The Grace of God, Life-Study of Titus, Message Four, pp. 32-35


Verse 11 begins with the little word for, indicating that what is to follow explains how it is possible for slaves to have a human living according to God's standard. Verses 11 through 14 give us a remarkable summary of the economy of God's salvation. The apostle uses this as a reason for his exhortations in verses 1 through 10.

Verse 11 says, "For the grace of God has appeared, bringing salvation to all men." The grace of God is actually God Himself in Christ as everything to us for our enjoyment. This grace plays the most important role in the economy of God's salvation. Grace came through Christ (John 1:17). It was given to us in eternity (2 Tim. 1:9), but was hidden in the Old Testament. It appeared in the New Testament through the first appearing of Christ (2 Tim. 1:10), bringing salvation to all men, both Jews and Gentiles.

The eternal grace of God, the saving grace, was destined in Christ to bring to us His salvation, the complete salvation which includes forgiveness, justification, reconciliation, redemption, regeneration, sanctification, transformation, and conformation. The eternal grace of God was also destined to redeem us back to God, to impart His life to us, and to bring us into an organic union with Him for the fulfillment of His eternal purpose.

In verse 12 Paul says that the grace of God is training us that, "denying ungodliness and worldly lusts, we should live soberly and righteously and godly in the present age." Worldly lusts are lusts that find their gratification in this world. Ungodliness is the failure to express God; worldly lusts are the expression of our flesh. Both of these should be denied that we may live a God-expressing and flesh restricting life. To live soberly is to live discreetly, in a way of self-restriction. Soberly is in regard to ourselves; righteously, to others; and godly, to God.

By the grace of God we are being trained to live soberly, righteously, and godly. This requires that we deny ungodliness and worldly lusts. Ungodliness is a living which does not express God. We should not have anything to do with the life that fails to express God. Furthermore, we should abandon whatever attracts us to earthly things or draws us to them. Forsaking ungodliness and worldly lusts, we should live a life which is sober toward ourselves, righteous toward others, and godly toward God.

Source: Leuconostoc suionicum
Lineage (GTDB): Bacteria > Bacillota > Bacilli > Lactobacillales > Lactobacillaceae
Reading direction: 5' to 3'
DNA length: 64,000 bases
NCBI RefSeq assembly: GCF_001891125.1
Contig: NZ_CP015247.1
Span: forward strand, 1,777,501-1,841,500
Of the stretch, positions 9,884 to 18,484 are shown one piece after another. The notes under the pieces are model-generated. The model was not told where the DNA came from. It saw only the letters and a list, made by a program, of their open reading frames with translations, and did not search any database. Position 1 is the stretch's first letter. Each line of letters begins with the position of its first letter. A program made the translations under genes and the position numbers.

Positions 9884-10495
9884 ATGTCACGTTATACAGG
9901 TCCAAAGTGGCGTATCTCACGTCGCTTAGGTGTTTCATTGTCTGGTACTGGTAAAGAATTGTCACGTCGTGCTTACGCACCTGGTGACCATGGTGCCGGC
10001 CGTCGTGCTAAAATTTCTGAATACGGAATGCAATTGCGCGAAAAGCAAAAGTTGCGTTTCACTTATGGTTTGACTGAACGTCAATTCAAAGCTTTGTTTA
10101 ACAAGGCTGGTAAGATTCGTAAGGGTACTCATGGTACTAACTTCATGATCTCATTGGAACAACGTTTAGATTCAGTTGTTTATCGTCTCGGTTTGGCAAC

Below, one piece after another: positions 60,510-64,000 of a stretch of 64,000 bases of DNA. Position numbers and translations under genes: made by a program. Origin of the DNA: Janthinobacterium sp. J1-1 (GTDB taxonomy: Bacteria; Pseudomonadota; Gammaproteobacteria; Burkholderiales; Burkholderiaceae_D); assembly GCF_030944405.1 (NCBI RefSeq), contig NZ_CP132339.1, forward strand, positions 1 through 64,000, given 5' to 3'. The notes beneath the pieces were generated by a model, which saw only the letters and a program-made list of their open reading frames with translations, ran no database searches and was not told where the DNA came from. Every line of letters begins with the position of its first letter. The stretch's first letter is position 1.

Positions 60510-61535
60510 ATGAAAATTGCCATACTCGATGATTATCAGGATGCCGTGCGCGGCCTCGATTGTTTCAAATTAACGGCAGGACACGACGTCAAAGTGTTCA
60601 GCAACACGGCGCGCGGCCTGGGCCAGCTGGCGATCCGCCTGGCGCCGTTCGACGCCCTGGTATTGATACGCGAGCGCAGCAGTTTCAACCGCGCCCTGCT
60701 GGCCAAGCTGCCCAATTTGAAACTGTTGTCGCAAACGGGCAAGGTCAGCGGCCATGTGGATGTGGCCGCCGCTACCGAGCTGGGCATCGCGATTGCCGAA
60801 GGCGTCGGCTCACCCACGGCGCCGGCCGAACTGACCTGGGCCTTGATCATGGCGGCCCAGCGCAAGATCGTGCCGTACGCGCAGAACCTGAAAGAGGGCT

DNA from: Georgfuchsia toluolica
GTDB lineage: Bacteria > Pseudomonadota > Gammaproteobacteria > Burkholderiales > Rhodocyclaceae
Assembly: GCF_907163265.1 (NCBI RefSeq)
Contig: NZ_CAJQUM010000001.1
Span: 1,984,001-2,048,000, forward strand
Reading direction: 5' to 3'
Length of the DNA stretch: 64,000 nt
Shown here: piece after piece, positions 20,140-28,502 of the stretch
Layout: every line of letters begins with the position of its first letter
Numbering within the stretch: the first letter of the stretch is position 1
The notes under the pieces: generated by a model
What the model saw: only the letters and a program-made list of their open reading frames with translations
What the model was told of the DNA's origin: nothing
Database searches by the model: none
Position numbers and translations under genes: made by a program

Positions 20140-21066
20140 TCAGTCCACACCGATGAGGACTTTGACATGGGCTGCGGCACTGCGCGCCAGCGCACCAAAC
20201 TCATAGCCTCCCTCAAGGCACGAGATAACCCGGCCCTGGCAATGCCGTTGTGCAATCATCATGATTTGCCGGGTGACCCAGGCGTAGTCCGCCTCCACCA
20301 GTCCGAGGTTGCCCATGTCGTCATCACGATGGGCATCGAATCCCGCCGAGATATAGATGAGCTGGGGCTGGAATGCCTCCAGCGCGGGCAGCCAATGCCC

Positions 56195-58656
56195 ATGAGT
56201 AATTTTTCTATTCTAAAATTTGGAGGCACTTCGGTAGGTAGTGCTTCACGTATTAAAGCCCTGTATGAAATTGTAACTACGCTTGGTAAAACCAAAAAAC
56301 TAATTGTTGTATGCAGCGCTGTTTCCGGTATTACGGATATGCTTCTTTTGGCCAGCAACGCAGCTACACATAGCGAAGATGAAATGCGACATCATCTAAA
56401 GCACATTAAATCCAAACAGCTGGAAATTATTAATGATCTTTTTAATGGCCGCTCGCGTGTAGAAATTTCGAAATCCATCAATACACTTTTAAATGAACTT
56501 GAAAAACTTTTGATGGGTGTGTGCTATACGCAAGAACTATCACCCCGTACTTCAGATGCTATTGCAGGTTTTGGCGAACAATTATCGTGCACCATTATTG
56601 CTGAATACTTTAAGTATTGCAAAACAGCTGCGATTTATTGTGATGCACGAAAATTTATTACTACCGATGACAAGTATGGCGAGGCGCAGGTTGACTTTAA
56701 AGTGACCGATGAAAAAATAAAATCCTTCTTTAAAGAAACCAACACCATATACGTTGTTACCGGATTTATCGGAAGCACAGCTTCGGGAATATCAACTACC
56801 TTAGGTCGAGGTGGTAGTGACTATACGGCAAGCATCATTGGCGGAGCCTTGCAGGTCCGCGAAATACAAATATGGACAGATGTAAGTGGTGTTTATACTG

In verse 13 Paul continues, "Awaiting the blessed hope, even the appearing of the glory of the great God and our Savior, Christ Jesus." We are to await expectantly what is accepted in faith. According to verse 13, we are awaiting the blessed hope, which is the appearing of Christ in His glory. The appearing of Christ will bring us into full sonship, that is, the redemption of our body, that we may enjoy the freedom of the glory of the children of God for which we have been saved (Rom. 8:21-25). This is the hope of eternal life (Titus 1:2), a hope of eternal blessing, a blessed hope in the eternal life of the Triune God, based upon which Paul became an apostle.

In verse 13 Paul speaks of the glory of the great God; that is the glory of the Father (Matt. 16:27) which has been given to the Son (John 17:24) and into which we, as the many sons of God, will be brought (Heb. 2:10). Unto this glory God by His wisdom has ordained us before the ages (1 Cor. 2:7), and into this eternal glory the God of all grace has called us and saved us (1 Pet. 5:10; 2 Tim. 2:10). The weight of this glory is eternal (2 Cor. 4:17), and with it we shall be glorified (Rom. 8:17, 30). The appearing of this glory of Christ, our great God and Savior, is the blessed hope which we are awaiting.

In verse 13 Paul speaks of "the great God and our Savior, Christ Jesus." Through the centuries there have been two schools of interpretation regarding this remarkable, marvelous, and excellent sacred and divine title. According to one school, two Persons are indicated, God and Christ. According to the other school, there is but one Person, Christ Jesus being the great God and our Savior, thus asserting the deity of Christ. We prefer the second, with a comma after Savior. This corresponds to the two sacred titles revealed at the birth of Christ: Jesus, Jehovah the Savior, and Emmanuel, God with us (Matt. 1:21-23). Our Lord is not only our Savior, but also God, and not merely God, but the great God, the God who is great in nature, in glory, in authority, in power, in deed, in love, in grace, and in every divine attribute. In 1 Timothy 2:5 our Lord is revealed as a man; here, as the great God. He is both man and God. His appearing in His divine glory will be not only for saving His people into the kingdom age, but also for the judgment of the entire world, that He may bring the kingdom of God to this earth. Hence, His appearing in His glory is the blessed hope.